Tuesday 02 May 2017: The Effect of Unresolved Contaminant Stars on the Cross-Matching of Photometric Catalogues
Tom Wilson - University of Exeter
4th Floor Interaction Area 11:15-11:45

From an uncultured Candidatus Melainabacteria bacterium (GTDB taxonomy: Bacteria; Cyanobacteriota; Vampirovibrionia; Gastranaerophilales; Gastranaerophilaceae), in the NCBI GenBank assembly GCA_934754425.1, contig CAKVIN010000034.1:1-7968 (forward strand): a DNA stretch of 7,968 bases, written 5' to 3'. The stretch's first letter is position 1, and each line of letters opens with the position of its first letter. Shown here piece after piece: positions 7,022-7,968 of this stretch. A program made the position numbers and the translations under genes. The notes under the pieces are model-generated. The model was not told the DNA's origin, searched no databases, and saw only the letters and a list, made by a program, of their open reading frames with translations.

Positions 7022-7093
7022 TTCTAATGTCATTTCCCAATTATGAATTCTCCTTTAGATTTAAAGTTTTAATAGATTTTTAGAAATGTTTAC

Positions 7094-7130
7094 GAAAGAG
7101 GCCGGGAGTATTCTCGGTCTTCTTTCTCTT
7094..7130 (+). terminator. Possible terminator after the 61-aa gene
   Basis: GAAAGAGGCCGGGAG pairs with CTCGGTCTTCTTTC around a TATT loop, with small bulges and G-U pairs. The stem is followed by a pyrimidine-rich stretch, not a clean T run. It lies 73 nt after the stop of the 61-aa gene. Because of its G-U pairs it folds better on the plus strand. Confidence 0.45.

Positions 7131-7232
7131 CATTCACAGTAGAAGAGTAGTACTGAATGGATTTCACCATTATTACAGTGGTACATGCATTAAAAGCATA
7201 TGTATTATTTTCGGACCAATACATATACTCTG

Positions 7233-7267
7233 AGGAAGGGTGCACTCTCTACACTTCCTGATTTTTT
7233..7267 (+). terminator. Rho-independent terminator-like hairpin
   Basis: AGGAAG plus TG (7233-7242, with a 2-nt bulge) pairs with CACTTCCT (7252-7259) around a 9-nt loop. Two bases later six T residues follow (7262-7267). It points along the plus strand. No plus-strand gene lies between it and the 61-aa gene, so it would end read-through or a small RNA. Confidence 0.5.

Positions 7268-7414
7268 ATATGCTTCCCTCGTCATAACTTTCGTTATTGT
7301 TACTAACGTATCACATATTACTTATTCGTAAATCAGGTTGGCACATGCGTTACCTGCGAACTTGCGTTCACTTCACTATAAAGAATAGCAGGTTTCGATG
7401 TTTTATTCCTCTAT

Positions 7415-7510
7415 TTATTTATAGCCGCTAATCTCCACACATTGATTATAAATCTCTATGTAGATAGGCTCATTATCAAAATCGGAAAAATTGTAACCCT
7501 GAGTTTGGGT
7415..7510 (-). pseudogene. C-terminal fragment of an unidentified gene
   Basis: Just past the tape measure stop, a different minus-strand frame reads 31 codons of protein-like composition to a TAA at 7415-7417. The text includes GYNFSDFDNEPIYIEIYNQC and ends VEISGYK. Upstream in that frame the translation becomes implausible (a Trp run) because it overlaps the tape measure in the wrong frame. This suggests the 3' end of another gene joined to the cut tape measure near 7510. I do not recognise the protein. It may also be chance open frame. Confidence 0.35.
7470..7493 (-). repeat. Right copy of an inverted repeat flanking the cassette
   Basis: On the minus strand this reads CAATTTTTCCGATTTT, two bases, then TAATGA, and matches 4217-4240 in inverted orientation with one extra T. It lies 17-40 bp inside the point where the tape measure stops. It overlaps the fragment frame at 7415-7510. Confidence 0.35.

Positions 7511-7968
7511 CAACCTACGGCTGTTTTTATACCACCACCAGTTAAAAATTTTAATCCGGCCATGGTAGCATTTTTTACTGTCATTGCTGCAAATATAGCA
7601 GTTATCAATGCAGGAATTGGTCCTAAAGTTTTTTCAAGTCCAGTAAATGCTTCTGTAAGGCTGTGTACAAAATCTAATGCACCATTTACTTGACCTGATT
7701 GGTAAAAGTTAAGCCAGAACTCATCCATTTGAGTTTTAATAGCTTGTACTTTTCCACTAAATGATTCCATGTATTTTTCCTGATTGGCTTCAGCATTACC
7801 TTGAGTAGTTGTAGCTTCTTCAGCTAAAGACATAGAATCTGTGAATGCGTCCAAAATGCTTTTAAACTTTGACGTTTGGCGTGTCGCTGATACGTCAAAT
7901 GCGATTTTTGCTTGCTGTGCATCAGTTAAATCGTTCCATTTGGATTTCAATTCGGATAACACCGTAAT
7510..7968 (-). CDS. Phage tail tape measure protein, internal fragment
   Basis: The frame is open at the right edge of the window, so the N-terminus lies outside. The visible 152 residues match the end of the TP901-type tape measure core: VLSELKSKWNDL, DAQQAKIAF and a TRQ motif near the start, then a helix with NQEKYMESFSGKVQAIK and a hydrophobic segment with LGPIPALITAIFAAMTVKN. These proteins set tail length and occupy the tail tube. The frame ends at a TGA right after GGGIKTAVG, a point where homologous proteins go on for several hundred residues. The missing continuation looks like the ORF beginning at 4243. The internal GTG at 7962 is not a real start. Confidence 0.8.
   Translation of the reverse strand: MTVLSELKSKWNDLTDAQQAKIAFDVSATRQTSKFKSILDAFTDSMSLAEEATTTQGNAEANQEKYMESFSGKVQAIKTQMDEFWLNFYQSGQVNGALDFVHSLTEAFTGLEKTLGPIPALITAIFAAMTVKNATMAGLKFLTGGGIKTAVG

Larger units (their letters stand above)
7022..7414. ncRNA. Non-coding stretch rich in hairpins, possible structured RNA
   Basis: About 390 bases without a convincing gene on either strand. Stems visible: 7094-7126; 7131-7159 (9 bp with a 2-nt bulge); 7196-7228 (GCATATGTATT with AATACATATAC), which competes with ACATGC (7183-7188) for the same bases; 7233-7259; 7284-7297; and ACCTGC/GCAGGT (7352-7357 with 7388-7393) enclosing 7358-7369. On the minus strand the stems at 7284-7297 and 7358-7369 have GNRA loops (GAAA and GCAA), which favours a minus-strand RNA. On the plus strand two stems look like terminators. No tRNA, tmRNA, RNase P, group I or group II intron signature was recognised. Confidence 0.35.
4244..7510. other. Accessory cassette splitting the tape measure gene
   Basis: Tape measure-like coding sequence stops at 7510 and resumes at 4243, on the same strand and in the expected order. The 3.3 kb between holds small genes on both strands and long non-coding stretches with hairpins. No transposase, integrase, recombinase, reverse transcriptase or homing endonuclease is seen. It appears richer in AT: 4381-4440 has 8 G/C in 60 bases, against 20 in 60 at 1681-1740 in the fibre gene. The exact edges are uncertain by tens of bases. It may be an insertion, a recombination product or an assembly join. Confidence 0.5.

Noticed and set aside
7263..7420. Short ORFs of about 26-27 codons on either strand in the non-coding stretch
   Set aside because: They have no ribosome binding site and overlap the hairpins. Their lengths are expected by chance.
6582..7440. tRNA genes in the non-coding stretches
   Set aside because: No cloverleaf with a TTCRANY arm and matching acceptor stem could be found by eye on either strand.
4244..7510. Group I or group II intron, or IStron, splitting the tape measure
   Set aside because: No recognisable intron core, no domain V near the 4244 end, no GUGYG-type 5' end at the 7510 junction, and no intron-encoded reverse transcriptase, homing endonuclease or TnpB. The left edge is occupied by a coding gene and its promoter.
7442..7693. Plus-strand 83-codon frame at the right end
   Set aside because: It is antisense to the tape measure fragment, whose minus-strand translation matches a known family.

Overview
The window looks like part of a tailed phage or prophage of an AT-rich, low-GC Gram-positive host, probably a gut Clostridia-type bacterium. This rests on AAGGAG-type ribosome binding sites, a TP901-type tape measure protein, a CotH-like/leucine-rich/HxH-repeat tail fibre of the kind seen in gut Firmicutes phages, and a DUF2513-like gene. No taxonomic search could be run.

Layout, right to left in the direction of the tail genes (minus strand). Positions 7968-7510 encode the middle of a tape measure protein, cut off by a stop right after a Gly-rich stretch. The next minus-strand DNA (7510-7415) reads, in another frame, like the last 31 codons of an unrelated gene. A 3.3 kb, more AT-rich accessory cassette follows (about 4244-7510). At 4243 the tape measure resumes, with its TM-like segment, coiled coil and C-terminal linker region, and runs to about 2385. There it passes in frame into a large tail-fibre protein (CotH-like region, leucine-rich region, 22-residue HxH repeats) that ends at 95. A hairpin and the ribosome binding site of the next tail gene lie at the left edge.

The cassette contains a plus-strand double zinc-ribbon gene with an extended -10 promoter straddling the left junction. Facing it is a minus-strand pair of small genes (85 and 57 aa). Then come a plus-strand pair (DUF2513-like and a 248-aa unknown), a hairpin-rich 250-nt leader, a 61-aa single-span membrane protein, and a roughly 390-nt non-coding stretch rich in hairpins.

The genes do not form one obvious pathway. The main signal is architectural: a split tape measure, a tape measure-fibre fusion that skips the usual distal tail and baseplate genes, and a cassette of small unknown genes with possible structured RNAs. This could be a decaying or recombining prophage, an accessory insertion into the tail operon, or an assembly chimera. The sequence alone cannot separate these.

In this talk I will discuss the effects of crowding in photometric surveys on both the astrometric and photometric properties measured. The blending of stellar objects has implications for the distribution of cross-match separations. Blended objects exhibit large, non-Gaussian separation tails, for catalogue densities of stars per point spread function area as low as 0.5%. These perturbations can be on the order of several arcseconds, in cases of large point spread functions. A more general probability-based matching scheme has the flexibility to model non-Gaussian distributions, combining the rejection of false matches through magnitude comparison, which I will briefly discuss. This allows for the recovery of objects of high astrometric perturbation and the avoidance of matches below the sensitivity limit of one survey. Finally, I will also consider the potential for unphysical excesses in the stellar fluxes through photometric contamination, using WISE, vital for the mid-IR disk detections, as an example. At low Galactic latitudes, stars as bright as W1=13 will, on average, have at least one additional source of flux in their point spread function. This leads to approximately 50% of Gaia-WISE cross-matches having separations larger than their 3-sigma uncertainty matching radius, assuming traditional Gaussian statistics. This means that half of the potential matches would be rejected by a Gaussian-based probability-matching scheme, with some objects perturbed even beyond a 3 arcsecond nearest neighbour matching radius. These lost matches suffer, on average, 20% flux contamination.